Aaron Eckhart stars as FBI Agent Thomas Mackelway. He's been demoted from the big Texas FBI office to a second-rate satellite office in Albuquerque, suffers from chronic headaches, has a sordid background with the FBI, and seems generally out of place in the small New Mexico office. With no time to settle in to his new position, Mackelways quickly drawn into a bizarre series of murders, all of which seem to be connected in some mysterious way. Right off the bat, the biggies at the FBIs Texas office seem to think Mackelway needs some help in solving the crimes so they send him Fran Kulok (Carrie-Anne Moss), an agent hes worked with and had a romantic relationship with in the past.
Even though Mackelways new boss in Albuquerque seems nice enough, Mackelway chooses not to involve him or the other local agents in his search for this serial killer. He flies all over the country, gets tons of clues faxed to him personally, and basically drives himself crazy trying to figure out this case all without involving any of his FBI cohorts or using any of the FBIs vast resources. The only agent allowed into his personal search for the killer is Fran Kulok, and shes basically just there as window dressing and a shoulder to cry on as the case gets under his skin.
The killer appears to be Benjamin O'Ryan (Ben Kingsley), a man who claims he was an FBI Agent and seems to be able to see things in distant places as they are happening. ORyan sends Mackelway clues to the cases, and Mackelway must determine which side ORyans on while learning the two have much more in common than their obsession with serial killers.
Suspect Zero uses grainy shots, irritating close-ups, and repetitive scenes of eyelid-less victims to try and engage the audience. And while the premise was intriguing, the film itself was a huge letdown. Suspect Zero involves a supposed FBI training technique called remote viewing that allows an agent to sketch out details of a murder while in a trance-like state. Kingsleys shown sitting alone in a room drawing pictures of victims and crime scenes. Thats fairly interesting, but everything else about the plot gets all muddled up. Theres very little action in fact, theres only one real action scene in the whole film which means the characters have to be engaging enough to hold your interest. Because their actions and motivations seem to change without reason from scene to scene, youre left not caring about any of these people. Weird little subplots pop in and out of the picture (like the love story between Mackelway and Kulok), scenes arent connected with any coherent storyline, and the tension doesnt build to a large enough crescendo to make this even a slightly clever thriller.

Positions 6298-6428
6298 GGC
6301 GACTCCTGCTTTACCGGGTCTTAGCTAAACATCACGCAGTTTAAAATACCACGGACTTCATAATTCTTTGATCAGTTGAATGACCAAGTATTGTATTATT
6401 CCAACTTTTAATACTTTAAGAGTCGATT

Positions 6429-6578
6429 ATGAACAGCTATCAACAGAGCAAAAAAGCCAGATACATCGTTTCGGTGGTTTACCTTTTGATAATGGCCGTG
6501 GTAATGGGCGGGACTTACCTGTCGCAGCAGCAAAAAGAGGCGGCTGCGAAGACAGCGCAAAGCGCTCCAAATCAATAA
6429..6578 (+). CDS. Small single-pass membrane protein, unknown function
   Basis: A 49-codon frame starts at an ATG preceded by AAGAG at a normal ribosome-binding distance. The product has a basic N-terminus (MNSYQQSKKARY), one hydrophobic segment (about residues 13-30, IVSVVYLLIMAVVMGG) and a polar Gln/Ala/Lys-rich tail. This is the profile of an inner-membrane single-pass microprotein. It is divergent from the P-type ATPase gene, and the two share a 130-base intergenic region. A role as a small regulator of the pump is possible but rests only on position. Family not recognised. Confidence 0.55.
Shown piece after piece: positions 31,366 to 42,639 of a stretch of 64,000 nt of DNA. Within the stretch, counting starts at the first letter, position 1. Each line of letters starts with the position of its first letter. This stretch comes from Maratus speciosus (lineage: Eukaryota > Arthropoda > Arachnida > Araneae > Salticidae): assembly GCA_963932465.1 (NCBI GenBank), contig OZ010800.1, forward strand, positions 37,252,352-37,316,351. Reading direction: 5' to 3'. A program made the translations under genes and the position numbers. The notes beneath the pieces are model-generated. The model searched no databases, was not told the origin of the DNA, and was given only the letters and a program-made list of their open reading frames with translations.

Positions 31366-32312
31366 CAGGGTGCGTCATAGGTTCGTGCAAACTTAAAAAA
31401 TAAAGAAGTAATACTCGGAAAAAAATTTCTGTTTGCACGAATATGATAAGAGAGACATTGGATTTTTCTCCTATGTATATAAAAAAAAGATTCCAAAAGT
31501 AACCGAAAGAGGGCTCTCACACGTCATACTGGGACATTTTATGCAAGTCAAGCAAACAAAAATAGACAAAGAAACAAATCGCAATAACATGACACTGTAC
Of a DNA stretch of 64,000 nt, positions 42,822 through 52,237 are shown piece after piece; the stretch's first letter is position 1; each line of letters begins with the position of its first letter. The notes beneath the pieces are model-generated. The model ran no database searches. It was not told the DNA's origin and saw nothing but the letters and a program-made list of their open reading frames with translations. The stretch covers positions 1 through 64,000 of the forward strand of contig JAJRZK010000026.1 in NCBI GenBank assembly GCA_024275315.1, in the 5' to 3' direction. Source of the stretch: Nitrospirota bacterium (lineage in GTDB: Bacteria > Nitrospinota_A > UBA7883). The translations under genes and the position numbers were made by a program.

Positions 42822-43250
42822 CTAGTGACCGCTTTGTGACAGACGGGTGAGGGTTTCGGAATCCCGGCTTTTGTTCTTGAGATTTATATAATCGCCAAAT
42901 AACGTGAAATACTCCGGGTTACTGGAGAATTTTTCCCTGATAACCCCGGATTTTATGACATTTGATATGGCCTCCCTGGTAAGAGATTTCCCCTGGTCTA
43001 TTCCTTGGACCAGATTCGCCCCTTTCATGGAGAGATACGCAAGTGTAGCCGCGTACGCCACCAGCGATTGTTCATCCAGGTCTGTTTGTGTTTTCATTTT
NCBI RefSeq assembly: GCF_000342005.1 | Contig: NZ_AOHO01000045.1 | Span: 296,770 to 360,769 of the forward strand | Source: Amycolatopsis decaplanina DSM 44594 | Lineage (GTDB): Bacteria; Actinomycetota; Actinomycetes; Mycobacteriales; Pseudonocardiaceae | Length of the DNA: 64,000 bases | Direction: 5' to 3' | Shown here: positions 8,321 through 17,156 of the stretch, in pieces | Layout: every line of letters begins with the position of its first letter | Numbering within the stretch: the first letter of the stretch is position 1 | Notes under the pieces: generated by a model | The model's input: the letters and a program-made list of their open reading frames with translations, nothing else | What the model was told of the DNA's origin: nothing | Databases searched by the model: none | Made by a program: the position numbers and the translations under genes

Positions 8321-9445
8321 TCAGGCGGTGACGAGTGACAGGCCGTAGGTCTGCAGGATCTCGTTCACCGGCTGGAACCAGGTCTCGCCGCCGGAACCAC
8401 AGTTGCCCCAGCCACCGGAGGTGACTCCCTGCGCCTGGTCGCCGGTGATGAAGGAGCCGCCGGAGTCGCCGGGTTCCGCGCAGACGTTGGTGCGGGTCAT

Aaron Eckhart is better than this role. His past films havent always been brilliant (The Core, Paycheck), yet theres something in the guy that stands out, no matter the poor choice of material (am I the only one who thinks he and Thomas Jane are interchangeable?). In Suspect Zero, he tries to force some life into a character thats flat-lined. It doesnt work, but then not much in this movie does. The dumb romantic relationship between Eckhart and Moss characters doesnt amount to anything. Theres no reason to include it in the storyline other than it gives Moss a small opportunity to show shes not a cardboard cut-out replacing a real, live actor. Moss got the toughest acting job of the film in that her character is an unnecessary side note. Theres nothing appealing about the character, nothing realistic about her actions, and Moss portrayal of Mackelways ex-love is rigid and unconvincing. Sir Ben Kingsleys good at chewing up the scenery, but even Kingsley cant seem to find the right take on his character.
Im always up for a good serial killer movie and in most cases, Im always disappointed with what the studios have churned out. A quick glance at my bookshelves and youll see a collection of horror mixed with true crime/serial killer books. There are dozens of good stories to be told based on true killers, yet the studios seem to think all we want to see is a rehash of the same old same old. Enough already. Weve seen as many Se7en / Silence of the Lambs imitators as we can take. The boiling point has been reached and its time to move on. Imitations beg comparisons to the original, and these recycled takes on decent thrillers feature performances that cant stand up to the inevitable Kevin Spacey and Sir Anthony Hopkins comparisons.
"Suspect Zero" was directed by E. Elias Merhige and is rated R for violent content, language and some nudity.